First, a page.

Learning Philosophy

In general I believe as humans we are all constantly learning from the experiences brought about by the stimulus of our environment. While my learning Philosophy is mainly constructivism, I do believe we build on our prior cognitive knowledge. Also, while acting as a guide or coach, using behaviorist drill and practice can be beneficial for physical technique, patterns, plays or performances.

Instead of dictating facts to be reguritated later and soon forgotten, we should act as a coach and provide the propper learning environment for students while understanding the learners preexisting conceptions and guiding them with specific tasks. Teaching is imparting knowledge. Learning is acquiring knowledge. Coaching or guiding is also a form of learning. By modeling the learning activity we become better at that subject and often are posed with questions to which we may not already know the answers.

I believe that the current technical age we live in makes it easier to access content, tools for creation and interaction through social applications. (Thomas, D., & Brown J. S. 2011) A great example of this is Youtube. When I wanted to learn photoshop quickly I discovered a series of episodes called You suck at photoshop that presented the subject as a series of real-life task that you might do in photoshop if you were breaking up with your partner. Each episode built upon the previous situation and offered alternate methods for competition of the task. The ability for me, the learner/watcher to choose their own image and situation combined with the comments section for connecting socially make this a pretty good learning environment.

I mostly relate to Piaget since his research seem to be some of the oldest. From his article defining authentic learning, Steve Revington (Revington, 2012), like Piaget, believes that learners must connect their learning to something tangible and real in their community (Ginsburg & Opper, 1969). It must be experiential and use multiple senses. Challenge based learning also builds upon project based learning this way. A great example of this was demonstrated to me by students in the nursing program at Abilene Christian University The program had team projects requiring each team to create an assistive device for a member of the community who had a disability of some sort. The team would be required to interview the community member, understand the need, take measurements, record data and share data, ideas and progress with team members. The iPad was a great technical portion of the learning environment. (Abilene Christian University. 2013)Not only did it provide access to the internet of resources but also allowed the team to share data, discuss and collaborate about their subject and solution. The team used the iPads to take photos and video plus draw out multiple tests or iterations of their solution. The team used the university maker lab to fabricate the solution for as many tests and failures as was required. In the end the team modeled and presented the solution for the community member and recorded the response and results. Overall this provided a great example of authentic learning in a significant learning environment while demonstrating choice, ownership, and voice.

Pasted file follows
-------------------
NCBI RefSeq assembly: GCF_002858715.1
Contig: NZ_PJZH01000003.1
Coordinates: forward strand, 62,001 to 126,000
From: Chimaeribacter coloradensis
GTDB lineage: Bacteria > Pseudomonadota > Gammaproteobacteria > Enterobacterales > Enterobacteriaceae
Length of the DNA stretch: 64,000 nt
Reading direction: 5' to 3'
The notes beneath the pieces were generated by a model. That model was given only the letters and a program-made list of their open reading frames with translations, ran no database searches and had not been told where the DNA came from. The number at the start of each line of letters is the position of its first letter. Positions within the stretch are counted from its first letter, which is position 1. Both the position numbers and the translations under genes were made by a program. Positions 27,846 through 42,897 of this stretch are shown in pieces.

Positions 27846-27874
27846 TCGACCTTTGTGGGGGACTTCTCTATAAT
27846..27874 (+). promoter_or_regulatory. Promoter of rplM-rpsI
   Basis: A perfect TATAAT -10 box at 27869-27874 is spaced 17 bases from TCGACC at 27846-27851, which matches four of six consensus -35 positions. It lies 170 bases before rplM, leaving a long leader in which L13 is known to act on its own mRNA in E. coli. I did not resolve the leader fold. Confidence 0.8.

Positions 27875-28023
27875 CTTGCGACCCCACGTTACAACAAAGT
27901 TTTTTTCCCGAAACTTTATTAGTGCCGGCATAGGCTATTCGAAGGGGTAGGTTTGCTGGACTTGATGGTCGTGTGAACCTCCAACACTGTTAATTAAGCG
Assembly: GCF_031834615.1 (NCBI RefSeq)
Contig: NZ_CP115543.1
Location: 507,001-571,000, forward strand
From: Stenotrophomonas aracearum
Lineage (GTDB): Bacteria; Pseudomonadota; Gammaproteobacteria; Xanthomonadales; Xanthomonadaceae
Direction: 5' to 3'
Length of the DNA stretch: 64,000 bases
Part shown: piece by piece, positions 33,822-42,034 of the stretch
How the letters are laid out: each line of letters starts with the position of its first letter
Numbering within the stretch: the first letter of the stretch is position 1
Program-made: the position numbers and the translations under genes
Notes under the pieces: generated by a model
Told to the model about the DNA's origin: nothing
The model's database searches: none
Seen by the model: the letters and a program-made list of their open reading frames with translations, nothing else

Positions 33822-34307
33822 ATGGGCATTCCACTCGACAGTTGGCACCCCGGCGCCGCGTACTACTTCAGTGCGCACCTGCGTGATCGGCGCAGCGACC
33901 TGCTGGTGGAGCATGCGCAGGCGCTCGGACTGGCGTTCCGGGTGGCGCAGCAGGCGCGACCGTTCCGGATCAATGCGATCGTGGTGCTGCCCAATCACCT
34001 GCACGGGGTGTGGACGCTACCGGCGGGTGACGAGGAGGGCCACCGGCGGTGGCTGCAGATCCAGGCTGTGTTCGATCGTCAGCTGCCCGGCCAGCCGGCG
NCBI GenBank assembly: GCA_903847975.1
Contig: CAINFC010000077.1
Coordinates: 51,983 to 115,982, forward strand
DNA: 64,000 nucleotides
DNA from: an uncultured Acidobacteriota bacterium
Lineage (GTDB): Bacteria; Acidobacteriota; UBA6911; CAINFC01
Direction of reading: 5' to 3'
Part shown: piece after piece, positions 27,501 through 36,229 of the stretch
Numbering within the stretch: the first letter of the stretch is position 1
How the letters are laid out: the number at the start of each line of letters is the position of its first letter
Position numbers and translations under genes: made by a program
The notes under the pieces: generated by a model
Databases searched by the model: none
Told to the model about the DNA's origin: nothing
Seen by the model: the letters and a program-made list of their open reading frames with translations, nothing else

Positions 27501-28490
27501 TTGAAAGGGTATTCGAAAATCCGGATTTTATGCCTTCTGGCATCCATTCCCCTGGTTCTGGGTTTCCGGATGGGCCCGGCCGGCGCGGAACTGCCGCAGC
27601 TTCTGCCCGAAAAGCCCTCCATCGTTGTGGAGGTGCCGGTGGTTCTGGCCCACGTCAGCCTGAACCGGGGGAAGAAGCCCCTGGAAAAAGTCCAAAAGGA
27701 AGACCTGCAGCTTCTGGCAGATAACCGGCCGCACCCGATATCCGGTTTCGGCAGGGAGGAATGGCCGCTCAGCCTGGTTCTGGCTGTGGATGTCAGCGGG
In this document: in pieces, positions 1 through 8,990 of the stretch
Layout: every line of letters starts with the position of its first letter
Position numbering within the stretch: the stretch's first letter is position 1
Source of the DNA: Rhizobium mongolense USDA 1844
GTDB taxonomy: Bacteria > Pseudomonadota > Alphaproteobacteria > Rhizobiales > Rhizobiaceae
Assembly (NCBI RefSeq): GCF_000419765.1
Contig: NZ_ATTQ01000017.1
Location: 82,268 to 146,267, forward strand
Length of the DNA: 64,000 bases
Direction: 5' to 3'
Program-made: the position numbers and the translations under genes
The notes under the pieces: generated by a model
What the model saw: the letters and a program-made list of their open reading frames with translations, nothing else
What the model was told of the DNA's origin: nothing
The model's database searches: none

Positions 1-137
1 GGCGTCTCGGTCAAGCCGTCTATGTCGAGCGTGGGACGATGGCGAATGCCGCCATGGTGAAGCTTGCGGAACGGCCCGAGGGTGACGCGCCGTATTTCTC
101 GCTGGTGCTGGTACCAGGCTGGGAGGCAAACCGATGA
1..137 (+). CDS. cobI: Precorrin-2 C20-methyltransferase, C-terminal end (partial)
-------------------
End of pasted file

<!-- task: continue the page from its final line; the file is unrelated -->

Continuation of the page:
In my proposed innovation plan we will work to incorporate the philosophy and examples presented in this document to achieve the professional learning portion of the implementation outline. None of the philosophies I prescribe to are new, but if we can invest in ongoing professional learning that supports the teachers as they move towards the role of a guiding coach creating assignments that stimulate passions, endorse inquiry, support the collective of learners in authentic learning environments.

Please continue to the Aligning, Outcomes, Assessment and Activities page.


References

Abilene Christian University. (2013). 2012-2013 Mobile Learning Report. ACU Adams Center for Teaching and Learning, p.9